Contribution of APOE genome mosaicism to sporadic Alzheimer’s disease

Apolipoprotein E (ApoE) 4 is the major genetic risk factor for sporadic Alzheimer’s disease (AD). Three common apoE isoforms result from differences in cysteine and arginine at positions 112 and 158:

  • apoE3 contains a cysteine at 112 and an arginine at position 158
  • apoE2 contains two cysteines at each site
  • apoE4 contains two arginines at each site.

ApoE2 may provide some protection against the disease. ApoE3, the most common allele, is believed to have a neutral effect on the disease. Having at least one apoE4 gene doubles or triples the risk of getting AD or having two apoE4 genes increases the risk of getting AD even more – about 8- to 12-fold. Genomic mosaicism arising from postzygotic mutations has long been associated with cancer and, more recently, with non-cancer diseases.

Our laboratory found that some AD patients carried a higher dose of the apoE4 gene than they should have. This phenomenon may be attributed to age-associated somatic mutations and represents a type of genomic mosaicism. We also found that this genome mosaicism occurs in a specific subset of human blood immune cells, that is, human CD14+CD16+ intermediate monocytes. The function of this cell involves immune surveillance, phagocytosis and removal of pathogenic microorganisms, dead cells and abnormally folded proteins including amyloid β (Aβ), which is one of the main drivers in the early stage of AD.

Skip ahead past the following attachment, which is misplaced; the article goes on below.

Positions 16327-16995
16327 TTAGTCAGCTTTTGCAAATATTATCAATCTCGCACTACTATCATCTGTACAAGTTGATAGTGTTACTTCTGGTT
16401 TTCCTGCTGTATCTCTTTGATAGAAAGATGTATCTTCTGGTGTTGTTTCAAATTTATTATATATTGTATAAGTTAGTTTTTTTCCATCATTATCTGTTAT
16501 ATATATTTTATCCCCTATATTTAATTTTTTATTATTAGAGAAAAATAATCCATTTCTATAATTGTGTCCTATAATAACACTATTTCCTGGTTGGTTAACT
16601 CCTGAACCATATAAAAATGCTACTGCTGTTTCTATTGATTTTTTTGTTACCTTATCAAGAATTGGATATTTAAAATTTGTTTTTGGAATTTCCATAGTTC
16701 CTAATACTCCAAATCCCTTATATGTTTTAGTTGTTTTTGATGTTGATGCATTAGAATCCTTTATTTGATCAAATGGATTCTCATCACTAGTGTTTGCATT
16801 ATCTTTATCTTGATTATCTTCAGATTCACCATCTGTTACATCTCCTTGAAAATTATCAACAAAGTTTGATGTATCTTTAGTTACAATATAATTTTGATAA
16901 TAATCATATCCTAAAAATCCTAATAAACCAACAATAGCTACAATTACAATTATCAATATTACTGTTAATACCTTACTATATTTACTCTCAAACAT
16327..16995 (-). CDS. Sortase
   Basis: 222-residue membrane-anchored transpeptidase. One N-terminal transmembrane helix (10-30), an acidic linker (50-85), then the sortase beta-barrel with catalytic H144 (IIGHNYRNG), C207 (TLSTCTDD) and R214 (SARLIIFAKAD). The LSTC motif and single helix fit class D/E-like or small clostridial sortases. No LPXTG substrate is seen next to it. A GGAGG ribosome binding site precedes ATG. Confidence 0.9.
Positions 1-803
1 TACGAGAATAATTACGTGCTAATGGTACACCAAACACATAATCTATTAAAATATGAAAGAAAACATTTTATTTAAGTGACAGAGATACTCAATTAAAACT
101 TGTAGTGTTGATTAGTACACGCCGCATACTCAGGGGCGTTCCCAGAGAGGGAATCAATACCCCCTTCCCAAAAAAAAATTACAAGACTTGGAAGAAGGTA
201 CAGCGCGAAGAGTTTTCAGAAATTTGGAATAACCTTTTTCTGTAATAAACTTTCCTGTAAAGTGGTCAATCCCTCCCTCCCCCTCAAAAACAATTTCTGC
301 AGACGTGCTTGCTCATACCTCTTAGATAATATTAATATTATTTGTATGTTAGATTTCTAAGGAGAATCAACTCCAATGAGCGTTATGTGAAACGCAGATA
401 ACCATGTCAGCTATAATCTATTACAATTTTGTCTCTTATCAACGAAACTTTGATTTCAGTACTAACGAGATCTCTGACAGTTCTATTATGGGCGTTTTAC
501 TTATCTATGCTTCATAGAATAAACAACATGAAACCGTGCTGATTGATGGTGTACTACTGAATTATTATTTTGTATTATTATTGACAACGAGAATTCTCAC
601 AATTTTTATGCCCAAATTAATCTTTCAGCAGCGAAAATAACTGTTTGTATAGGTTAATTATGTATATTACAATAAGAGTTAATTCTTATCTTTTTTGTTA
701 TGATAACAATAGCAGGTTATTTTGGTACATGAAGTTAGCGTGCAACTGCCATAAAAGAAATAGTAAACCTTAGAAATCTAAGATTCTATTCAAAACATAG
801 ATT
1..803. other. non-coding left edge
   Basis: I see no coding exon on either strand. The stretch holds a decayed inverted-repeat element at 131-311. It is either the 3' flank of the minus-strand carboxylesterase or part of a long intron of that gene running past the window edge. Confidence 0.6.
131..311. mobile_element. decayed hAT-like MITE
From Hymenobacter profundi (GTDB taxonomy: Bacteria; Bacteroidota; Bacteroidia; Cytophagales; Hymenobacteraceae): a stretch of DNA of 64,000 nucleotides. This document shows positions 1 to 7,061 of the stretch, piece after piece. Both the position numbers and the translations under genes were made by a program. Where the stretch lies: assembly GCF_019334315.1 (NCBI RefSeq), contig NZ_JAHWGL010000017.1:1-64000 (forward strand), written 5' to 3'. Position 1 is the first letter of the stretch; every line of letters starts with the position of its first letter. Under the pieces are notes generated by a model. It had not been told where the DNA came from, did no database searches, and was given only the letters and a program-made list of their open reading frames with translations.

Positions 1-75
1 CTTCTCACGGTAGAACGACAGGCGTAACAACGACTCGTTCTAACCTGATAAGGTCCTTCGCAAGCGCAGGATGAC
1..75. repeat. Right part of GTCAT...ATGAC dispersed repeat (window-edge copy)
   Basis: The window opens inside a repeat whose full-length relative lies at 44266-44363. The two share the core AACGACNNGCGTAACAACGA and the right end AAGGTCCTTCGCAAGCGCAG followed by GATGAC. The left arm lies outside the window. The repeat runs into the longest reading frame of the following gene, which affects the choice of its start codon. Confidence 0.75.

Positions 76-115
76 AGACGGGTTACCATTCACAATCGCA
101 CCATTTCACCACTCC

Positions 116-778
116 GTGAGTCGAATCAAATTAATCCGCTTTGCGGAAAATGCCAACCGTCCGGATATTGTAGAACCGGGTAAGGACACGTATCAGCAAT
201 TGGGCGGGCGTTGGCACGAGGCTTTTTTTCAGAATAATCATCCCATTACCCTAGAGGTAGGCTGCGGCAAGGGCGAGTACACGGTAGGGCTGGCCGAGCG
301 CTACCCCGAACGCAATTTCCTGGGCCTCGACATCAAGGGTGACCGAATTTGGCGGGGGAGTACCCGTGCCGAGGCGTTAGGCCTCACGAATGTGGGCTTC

We know that the interaction between apoE and Aβ appears to depend on the apoE isoforms and its lipidation state. The apoE4/Aβ complex is less stable compared with other isoforms. Although the mechanism is unclear, we speculate that mutational pressure may lead to higher apoE4 gene dose accumulation in human intermediate monocytes, and unstable apoE4 and Aβ binding interfere with monocyte clearance of Aβ. The purpose of this study is to identify single-nucleotide mosaicisms (SNMs) at sites 112 and 158 of the apoE4 gene in patients with AD and their association with the progression of AD through third-generation sequencing technology.


  • Identify APOE SNMs at sites 112 and 158 from the post-mortem human brain Pac-Bio deep sequencing data.
  • Test the effect of apoE4 gene dose on its association with AD progression.

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